Okay, let us slow down for a second and take stock of where we are now, and more importantly, what we thought before we got here. I have re-read the first entries of this Blog and was interested to see that my frame of mind then was quite clear: I knew that in the future I would have no time to myself and my first concern above anything else was to be my newborn son.
This is interesting because although I had typed out those words and must have believed what I was writing, I actually had no clue whatsoever what they actually meant. Obviously I understood the sense of it, but until you actually experience the blur that is looking after a baby, you cannot fully understand what it really takes.
It is like this: when I was a child, a classmate’s mother died. That day I asked myself how would I feel if his experience had been mine… how would losing a parent affect me? Of course I said I would have been devastated and inconsolable, however, I used the words without really knowing what they meant, or their physical impact. It is sympathy not empathy. The truth is you have to go through these experiences to really know what they are about: anything less is just conjecture. Opinions based solely on guessing how you would feel are simply, worthless.
So I read my words with a smile, wishing I could tap me on the shoulder and say: “You don’t understand anything yet”. Now I do. And the funny thing is those of you reading this with children will understand, and those planning a family, will think they do… but you don’t. You child-free readers will have been told by everyone at the point you let them know you are expecting, how hard it is and now many sleepless nights you will have, and you will say “Yeah, I know” – I did exactly that – but you don’t know. Know that. Just know that you do not know and it will probably be less of a shock later. Okay I couldn’t have put that in a more patronising way, sorry. Believe me I would not have listened to these words of reason either, and frankly even if I had, it wouldn’t have made a difference. You get to where you going in your own time; and that is the truth.
So to recap, read these words again: “I would have no time to myself and my first concern above anything else was to be my newborn son”. Just think what no time to yourself actually means. If you have no children, for a bit of fun, imagine now what you do in a 24 hour period: I would guess that from midnight to 7:00 you will sleep soundly and either wake when your alarm goes off or just naturally; you may then eat breakfast, get washed and clothed and go to work, or if it is a weekend, holiday or you do not work, you will generally fill the day with things you like to do. You may just sit and watch TV or listen to music, or go out shopping, or to the cinema or to the pub. At lunchtime you will feel hungry and you will eat something. The afternoon goes along much like the morning. You will then come home and think about your evening meal, or you will go out for a meal. You may have a few drinks and feel drunk. You will come home and fall into bed, have sex possibly and fall asleep, safe in the knowledge that everything is ok. There will be times when you have to do the household chores like washing or food shopping or cleaning, but you can at least choose when you carry them out, to balance your life between the fun and the mundane. It is a very uncomplicated existence, with all events centred on you. Good or bad, you only have to concern yourself with you.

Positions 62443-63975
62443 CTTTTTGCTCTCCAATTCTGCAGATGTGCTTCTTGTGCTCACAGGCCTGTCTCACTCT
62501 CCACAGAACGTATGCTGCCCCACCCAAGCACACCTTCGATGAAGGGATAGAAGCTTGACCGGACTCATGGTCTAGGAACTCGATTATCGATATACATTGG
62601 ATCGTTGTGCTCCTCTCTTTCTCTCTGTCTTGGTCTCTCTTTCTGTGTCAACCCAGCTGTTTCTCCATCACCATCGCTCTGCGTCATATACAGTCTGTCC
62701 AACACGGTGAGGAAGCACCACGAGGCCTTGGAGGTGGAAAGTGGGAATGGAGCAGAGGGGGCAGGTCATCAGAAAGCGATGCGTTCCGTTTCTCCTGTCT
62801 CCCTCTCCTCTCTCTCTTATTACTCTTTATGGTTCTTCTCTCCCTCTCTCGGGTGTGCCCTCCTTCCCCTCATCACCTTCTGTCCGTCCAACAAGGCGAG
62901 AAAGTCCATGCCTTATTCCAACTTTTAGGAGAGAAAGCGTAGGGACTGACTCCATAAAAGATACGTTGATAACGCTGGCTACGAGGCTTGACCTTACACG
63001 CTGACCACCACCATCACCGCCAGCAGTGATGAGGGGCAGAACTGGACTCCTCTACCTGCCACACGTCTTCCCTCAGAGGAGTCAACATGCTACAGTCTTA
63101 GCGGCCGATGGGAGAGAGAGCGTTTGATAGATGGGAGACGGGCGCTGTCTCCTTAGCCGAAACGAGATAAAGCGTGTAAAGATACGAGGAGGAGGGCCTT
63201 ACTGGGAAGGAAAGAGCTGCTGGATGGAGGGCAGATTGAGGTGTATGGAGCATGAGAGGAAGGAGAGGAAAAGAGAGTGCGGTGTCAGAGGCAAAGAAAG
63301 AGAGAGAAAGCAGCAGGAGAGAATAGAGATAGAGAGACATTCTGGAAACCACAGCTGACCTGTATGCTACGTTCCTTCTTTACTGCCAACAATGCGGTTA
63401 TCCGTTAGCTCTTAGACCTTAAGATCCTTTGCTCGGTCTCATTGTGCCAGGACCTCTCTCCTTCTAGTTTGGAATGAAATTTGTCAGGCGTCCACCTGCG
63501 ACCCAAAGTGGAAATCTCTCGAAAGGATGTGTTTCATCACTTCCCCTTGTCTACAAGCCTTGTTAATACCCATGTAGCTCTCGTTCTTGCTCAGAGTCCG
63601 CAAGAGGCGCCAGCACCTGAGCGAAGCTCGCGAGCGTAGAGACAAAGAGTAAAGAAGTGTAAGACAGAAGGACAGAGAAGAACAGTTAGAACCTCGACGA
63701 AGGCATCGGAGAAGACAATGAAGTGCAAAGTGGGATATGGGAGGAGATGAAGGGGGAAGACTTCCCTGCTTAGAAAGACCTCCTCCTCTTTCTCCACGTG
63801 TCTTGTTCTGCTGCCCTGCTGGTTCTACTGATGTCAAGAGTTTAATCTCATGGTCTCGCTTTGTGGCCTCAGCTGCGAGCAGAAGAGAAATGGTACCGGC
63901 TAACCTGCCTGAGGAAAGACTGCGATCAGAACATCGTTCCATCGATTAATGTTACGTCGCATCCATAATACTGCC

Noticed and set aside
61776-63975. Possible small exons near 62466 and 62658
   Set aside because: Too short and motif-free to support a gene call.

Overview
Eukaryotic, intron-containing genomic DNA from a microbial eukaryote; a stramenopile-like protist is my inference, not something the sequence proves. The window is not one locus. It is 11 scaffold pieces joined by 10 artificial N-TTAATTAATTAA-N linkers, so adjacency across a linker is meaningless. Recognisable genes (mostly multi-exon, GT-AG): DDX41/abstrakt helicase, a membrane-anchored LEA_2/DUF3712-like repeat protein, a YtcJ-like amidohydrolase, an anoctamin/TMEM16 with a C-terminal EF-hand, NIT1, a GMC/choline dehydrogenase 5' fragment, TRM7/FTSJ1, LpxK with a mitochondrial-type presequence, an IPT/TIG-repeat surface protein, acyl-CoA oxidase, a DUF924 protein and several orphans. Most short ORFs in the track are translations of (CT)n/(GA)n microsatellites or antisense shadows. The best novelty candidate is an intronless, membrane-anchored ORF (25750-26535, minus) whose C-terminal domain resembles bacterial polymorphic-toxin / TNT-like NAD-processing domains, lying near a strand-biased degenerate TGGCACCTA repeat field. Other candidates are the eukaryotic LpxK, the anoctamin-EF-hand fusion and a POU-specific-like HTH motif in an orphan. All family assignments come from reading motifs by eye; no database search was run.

Now, looking at all the events in a single day, imagine that before you do any of them, you have to make sure that your baby is ok first. And by ‘any’ event I actually mean, ‘all’. Everything you do now has a pre-fix; a small mantra if you will – is he ok? And that is the easiest consideration. Depending on the answer it will then open up a myriad of sub-answers that all have to be cross referenced. In essence then, you can’t go to the toilet; dress; have a shower; make a cup of coffee; make a sandwich; go to the shop; sleep; watch TV; in fact you can’t do anything without firstly making sure your baby is ok. You may just want to re-read that again so it sinks in. By the way, “Is he OK” later changes to, “Is he still OK”, but more on that in the future… you are not ready for that yet.
The funny thing is that on paper the situation is a simple one: you have a baby that needs feeding and then cleaning. How hard can that be? The answer is… really, really hard, but day by day it does get easier. I don’t know whether it becomes less hard because you get better at it, or you worry less as the weeks roll on, or whether the baby actually gets better so you don’t have to work so hard. I just know this, the first few weeks as a father, I was a basket case. As prepared as I thought I was, I was not. I don’t know if anything prepares you for it, or whether it is something you have to work through and endure. But read the next instalment for the gory details.